Product Experience Management Software
Product experience refers to how a customer interacts with a product and what they take from the exchange. It encompasses the entire journey, from the moment they first become aware of a product to potential long-term loyalty. Whether it's a physical inspection of its dimensions or an online video showing the customer its applications, companies have seen time and time again how a better product experience can lead to dramatic shifts in revenue.
If you want to improve a customer's product experience, it starts with consolidating information, verifying accuracy, and giving people the means to update data and digital assets as needed. Increasingly, this means investing in a Product Experience Management (PXM) platform that can help you manage it all.
The Role of the Product Experience
The product experience is the key to leaving the customer with a better impression of both the product and the company that stands behind it. When a customer is first evaluating a product, they're likely to have a lot of questions about whether it will meet their needs and how much work it will be on their end to reach the payoff. If all they can find are generic promises or scant, irrelevant details about the product, it will be easy for them to move on to a competitor.
Brands need a product experience strategy that identifies all potential ways a customer can interact with the product and what content will be most useful during each interaction. For instance, a customer who's looking at a product in the store won't need a product catalog unless they can't find a particular unit. They want to see how the product can be used and what value they can derive from it.
What Does a Product Experience Manager Do?
This role was created to oversee the product experience strategy, so the company can deliver a seamless and intuitive customer experience. Better product experiences don't always lead to repurchases or expansion orders, but they do improve the odds of it. They can also boost the reputation of a brand in the minds of customers and prospective customers so a company can build momentum from every interaction. Product experience examples can include anything from watching a video about a product to reading its user manual.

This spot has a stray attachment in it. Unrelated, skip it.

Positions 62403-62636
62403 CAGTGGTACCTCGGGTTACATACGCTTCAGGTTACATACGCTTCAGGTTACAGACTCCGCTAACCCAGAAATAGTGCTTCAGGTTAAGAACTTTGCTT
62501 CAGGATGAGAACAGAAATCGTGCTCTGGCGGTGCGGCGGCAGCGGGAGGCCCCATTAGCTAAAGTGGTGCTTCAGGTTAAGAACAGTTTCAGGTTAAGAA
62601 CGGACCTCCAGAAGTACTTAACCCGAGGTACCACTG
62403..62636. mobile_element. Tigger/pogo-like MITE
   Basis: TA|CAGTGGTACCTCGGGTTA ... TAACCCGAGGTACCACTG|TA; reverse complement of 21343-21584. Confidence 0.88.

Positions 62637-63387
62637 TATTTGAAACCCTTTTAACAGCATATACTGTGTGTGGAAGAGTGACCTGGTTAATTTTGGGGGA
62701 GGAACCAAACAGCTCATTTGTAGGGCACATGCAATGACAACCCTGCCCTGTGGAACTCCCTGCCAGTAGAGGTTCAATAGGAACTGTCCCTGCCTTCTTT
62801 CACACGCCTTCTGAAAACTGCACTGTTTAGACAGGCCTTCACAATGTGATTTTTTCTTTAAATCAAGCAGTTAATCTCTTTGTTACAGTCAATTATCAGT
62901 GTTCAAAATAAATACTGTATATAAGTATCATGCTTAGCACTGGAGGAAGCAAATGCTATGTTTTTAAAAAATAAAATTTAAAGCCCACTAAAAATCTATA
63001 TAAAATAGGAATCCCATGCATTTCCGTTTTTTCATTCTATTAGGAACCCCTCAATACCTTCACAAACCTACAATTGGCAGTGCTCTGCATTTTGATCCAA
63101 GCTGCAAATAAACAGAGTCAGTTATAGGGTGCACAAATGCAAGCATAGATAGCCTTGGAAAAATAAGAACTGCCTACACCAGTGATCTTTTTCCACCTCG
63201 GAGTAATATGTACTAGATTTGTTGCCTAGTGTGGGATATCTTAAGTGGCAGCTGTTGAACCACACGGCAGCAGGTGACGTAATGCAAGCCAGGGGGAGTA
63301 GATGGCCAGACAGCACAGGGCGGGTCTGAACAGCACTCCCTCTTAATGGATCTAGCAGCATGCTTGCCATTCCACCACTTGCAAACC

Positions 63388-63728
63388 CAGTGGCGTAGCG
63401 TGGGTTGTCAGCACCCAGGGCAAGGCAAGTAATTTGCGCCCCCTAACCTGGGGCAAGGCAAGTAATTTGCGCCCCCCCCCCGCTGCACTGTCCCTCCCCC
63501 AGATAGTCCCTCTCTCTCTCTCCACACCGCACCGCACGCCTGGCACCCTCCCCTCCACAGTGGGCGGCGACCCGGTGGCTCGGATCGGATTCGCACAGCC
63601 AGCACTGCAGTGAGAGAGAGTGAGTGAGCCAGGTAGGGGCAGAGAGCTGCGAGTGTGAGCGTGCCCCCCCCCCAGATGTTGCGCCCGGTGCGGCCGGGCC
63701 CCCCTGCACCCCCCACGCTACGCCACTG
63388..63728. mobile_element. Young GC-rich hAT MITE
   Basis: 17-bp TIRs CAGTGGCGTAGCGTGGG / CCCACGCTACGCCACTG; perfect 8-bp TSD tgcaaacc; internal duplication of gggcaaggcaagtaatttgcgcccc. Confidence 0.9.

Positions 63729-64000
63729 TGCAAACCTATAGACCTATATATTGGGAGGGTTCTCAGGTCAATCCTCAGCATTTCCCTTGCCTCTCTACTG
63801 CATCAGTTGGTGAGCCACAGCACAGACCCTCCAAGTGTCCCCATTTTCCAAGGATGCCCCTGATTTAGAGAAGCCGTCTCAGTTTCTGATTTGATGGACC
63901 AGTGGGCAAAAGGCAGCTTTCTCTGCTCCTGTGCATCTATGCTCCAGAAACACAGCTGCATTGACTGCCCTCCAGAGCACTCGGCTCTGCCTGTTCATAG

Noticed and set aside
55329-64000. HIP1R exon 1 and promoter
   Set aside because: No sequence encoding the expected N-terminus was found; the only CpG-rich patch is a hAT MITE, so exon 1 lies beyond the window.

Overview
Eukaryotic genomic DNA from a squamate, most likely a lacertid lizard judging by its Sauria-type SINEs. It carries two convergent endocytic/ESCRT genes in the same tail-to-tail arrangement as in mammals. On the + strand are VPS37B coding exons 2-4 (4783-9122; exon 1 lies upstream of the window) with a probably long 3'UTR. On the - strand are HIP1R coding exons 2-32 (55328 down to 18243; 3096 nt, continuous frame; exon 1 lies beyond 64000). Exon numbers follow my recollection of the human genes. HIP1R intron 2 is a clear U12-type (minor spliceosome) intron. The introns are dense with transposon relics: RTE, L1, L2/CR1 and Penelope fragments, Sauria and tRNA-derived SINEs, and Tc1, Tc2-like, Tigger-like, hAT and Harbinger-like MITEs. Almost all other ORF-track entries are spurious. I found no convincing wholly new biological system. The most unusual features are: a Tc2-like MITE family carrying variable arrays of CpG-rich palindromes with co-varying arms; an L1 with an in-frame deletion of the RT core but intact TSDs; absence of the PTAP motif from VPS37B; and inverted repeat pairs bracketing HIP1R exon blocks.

The product experience needs to define the ultimate goal of any customer interaction, whether that's to inspire them to learn more about the product, to purchase the product, or to buy it again. Thorough product experiences drive acquisition, adoption, conversion, retention, and profits. Unfortunately, manufacturers can inadvertently ignore these fundamental details, even though customers and employees alike rely on the product experience for many of their biggest decisions.
What Is Product Experience Management?
Product experience management (PXM) refers to how a company delivers the product experience. The content needs to be accurate, but it also needs to be compelling enough to keep a customer invested. Instead of simply providing a few specs, PXM needs to consider how the customer is accessing the content and what they're looking for.
If a brand wants to deliver a more memorable experience, it means positioning the product experience as an extension of the customer experience. If the customer can only access irrelevant product details when they're trying to narrow down their selection, they may not think twice about abandoning either their digital or physical cart. If manufacturing brands are relying on product experiences to drive revenue, there needs to be an emphasis on how the customer perceives the product.
The Benefits of Product Management
Successful product management translates to a slew of benefits for manufacturers. New software solutions in the industry give companies the tools they need to organize content and deliver it according to the customer's expectations.
No matter what type of technology you're using, whether it's spreadsheets or a database, chances are there are hurdles every time you add new product information. If you want to get your products on the market faster, low-code or no-code software can help you manage the product information. This means that your IT department doesn't have to get involved, and the rest of the staff doesn't have to invest time in setting up new systems.
Brand-approved digital assets can include photos, videos, or user manuals of a product. This content is often more valuable than the standard product information because it adds context as to how the product works, who uses it, and what they can reasonably expect from it. If you're looking for software that can store it all, it's important to find a software manufacturer that has enough functionality, and this is especially true for manufacturers with thousands of SKUs.
Accurate Product Information
When product information can change at any time, it's important to have a central place where all data can be updated. If you're used to seeing adjustments made in one digital location and not others, this can be damaging to your brand on multiple levels. If there's been a change made to a product, a customer should be able to see that change in real time, so they are always confident in the product information they access.